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2022 Midwest Vegetable Guide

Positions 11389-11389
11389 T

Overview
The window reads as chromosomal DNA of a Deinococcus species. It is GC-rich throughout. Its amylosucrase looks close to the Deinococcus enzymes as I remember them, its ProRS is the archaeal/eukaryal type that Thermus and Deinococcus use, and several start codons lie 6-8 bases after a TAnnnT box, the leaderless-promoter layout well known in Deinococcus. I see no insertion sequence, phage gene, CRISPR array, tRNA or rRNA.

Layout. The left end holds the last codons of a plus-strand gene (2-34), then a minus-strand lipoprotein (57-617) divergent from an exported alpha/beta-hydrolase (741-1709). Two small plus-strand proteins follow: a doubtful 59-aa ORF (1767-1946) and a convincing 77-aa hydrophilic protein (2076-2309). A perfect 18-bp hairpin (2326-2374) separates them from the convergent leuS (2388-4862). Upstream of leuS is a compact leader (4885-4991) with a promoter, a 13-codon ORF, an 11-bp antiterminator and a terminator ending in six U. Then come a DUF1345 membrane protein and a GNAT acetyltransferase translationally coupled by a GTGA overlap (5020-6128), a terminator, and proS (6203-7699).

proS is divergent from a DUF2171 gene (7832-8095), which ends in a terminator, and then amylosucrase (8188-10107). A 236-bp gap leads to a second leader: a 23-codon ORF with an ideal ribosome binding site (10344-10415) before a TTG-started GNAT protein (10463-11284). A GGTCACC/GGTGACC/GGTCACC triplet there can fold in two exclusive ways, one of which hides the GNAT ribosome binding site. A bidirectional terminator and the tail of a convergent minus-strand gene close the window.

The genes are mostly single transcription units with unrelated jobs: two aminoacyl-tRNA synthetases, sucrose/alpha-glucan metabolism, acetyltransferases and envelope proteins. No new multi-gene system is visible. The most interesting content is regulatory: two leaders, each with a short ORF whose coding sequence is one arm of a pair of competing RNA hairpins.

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Root Crops – Horticulture Midwest Veg Guide 2022 255 Root Crops – Horticulture Major update by Ben Phillips, Liz Maynard – Dec 2020 Reviewed by Liz Maynard – Aug 2021 Crop Description Most root crops are biennial plants that do not normally flower within a typical production season unless they are under stress. They come from a few different plant groups and species. Most are amenable to direct seeding before last frost, and some can be transplanted. Some are short season crops that offer double-cropping opportunities, while others are some of the longest season vegetable crops grown in an annual production system. It is important to know the botanical relationships of root crops because similar pests will go to related plants. Root crops come from at least five botanical families. Within those family groups you can expect similar pests. In this guide we try to provide some precision to this. However, when using pesticides, you must abide by the EPA Crop Groupings on pesticide labels. Amaranthaceae, the Goosefoot family, contains Beets classified as "root and tuber vegetables" in EPA Crop Group 1. The pests of plants in this family are shared with Spinach and Swiss chard (EPA Crop group 4) in the Leafy Greens and Herbs chapter. Apiaceae, the Carrot family, contains Carrots, Celeriac, and Parsnips classified as "root and tuber vegetables" in EPA Crop Group 1. But this family also includes Celery, Cilantro, Coriander, Dill, Fennel, Florence Fennel, and Parsley (EPA Crop Groups 4 and 19). The pests of plants in this family are shared with the Celery, and Leafy Vegetables and Herbs chapters. Brassicaceae, the Mustard family, contains Horseradish, Radish, Rutabaga, and Turnip classified as "root and tuber vegetables" in EPA Crop Group 1. But, this family also includes cole crop and mustard-type plants (EPA Crop Groups 4 and 5). The pests of plants in this family are shared with the Cole Crops and Brassica Leafy Greens, and Leafy Vegetables and Herbs chapters. Convolvulaceae, the Morningglory family, contains Sweet Potato classified as a "root and tuber vegetable" in EPA Crop Group 1. Please refer to the Sweet Potato Chapter. Solanaceae, the Nightshade family, contains Potato classified as a "root and tuber vegetable" in EPA Crop Group 1. Please refer to the Potato Chapter. Planting, Spacing, and Harvesting Beet Sugar beets, table beets, and Swiss chard are all the same species (Beta vulgaris) bred for different purposes. Table beets come in red, striped, white, and gold. They are typically round, but there are some longer shaped beets that are utilized for slicing and pickling. Most beet varieties are multigerm types that grow multiple plants from one seedball. There are monogerm beet varieties, such as Solo and Moneta. Beets can be direct-seeded in rows 18 to 24 inches apart. Plant 6 to 12 seeds per foot of row, depending on sprout count and desired size. Seed 8 to 10 pounds per acre for bunching. Mechanical harvesters are common for beets, lifting them from their tops, or digging them with an undercutting chain conveyor. Some growers choose monogerm varieties for more reliable sizing in a one-pass harvest with machines. Other growers choose multigerm varieties and hand-harvest large "bully" beets first, allowing small "runts" to size up for later harvests. Time from seeding to harvest ranges from 50 to 60 days. Carrot and Parsnip Carrots (Daucus carota) and parsnips (Pastinaca sativa) have similar production systems. There are five broad types of carrot varieties. Chantenay carrot types have short, girthy, sometimes globe shaped roots that do well in heavy soils. Danvers carrot types are typically diced processing carrots and are thinner, longer, and more cone shaped than Chantenays and require the longest time to maturity. Imperator carrot types are good fresh market carrots that have long and slender roots with a higher sugar content; they require loose and deep soils. Nantes carrot types are good multi-market carrots for processing and fresh market with a more cylindrical root than Danvers, but girthier than Imperators, and an earlier maturation time than Imperators or Danvers. These four types all include orange, yellow, red, purple, and white varieties. The parsnip is a white-rooted plant related to carrots. Parsnip varieties differ in their size and time to harvest, but most are shaped like Danvers carrots. Carrots and parsnips can be direct-seeded in single rows 16 to 30 inches apart, or in three-row beds with 10 to 12 inches between rows and 36 inches between beds, center to center. Plant 20 to 30 per foot for slicing/fresh market; 10 to 20 plants per foot for dicing. Seed 2 to 4 pounds per acre. Both mechanical and hand harvest is common and starts when roots are of suitable size for the market between August and November. Undercutting chain-conveyor harvesters are more likely to break roots than top-puller harvesters. Time from seeding to harvest ranges from 60 days for baby carrots to 120 days for parsnips and full-size Danvers type carrots. Parsnips can be harvested up to freeze-up and continued as soon as soils can be worked in the spring.

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